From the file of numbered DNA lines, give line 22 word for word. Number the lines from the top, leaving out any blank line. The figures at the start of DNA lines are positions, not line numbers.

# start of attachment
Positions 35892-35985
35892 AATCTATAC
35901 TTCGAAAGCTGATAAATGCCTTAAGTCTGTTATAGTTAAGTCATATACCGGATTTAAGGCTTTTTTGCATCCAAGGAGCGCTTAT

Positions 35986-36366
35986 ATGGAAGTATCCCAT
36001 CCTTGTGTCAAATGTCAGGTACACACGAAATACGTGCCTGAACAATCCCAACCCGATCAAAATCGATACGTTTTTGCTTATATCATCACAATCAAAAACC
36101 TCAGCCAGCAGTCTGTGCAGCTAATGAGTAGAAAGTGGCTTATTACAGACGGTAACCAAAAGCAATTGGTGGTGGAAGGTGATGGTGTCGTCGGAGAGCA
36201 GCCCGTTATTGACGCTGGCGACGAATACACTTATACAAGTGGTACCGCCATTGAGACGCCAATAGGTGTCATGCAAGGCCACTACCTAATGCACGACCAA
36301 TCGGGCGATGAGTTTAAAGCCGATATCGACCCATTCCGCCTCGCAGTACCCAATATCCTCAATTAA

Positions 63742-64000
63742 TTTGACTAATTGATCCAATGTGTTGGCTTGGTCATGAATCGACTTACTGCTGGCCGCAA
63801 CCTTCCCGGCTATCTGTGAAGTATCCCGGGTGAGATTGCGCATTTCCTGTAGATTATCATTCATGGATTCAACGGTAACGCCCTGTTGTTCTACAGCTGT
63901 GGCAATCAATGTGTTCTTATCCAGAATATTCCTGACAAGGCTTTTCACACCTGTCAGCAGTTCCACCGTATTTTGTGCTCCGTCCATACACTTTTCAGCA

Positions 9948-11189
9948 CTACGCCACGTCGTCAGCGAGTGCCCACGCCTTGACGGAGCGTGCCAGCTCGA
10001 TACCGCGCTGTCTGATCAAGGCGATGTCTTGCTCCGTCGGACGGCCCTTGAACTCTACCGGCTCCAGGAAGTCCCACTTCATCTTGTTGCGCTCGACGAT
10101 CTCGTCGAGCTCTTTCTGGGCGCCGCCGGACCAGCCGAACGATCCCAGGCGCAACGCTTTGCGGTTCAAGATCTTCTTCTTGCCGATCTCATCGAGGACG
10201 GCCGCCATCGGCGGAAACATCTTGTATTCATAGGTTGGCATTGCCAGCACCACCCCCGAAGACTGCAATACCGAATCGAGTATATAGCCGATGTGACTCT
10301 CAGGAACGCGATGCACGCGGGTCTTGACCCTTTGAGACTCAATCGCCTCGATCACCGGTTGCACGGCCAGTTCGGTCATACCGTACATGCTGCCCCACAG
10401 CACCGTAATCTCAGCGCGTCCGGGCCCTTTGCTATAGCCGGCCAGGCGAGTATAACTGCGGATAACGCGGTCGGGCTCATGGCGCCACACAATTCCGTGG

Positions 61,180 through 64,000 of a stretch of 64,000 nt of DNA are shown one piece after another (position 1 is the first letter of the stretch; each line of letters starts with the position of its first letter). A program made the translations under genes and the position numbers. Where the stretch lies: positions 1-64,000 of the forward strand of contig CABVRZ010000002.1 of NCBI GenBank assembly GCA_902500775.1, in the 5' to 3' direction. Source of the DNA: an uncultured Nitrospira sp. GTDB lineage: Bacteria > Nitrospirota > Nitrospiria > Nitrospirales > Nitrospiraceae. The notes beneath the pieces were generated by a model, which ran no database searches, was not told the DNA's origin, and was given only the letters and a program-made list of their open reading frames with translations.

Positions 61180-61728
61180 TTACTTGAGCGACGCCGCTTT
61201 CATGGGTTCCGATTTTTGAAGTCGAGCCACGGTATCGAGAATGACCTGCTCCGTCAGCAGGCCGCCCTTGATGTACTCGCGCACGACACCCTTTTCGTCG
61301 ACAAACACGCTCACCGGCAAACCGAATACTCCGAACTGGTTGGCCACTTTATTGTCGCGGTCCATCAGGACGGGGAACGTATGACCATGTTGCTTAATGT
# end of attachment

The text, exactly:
Positions 61180-61728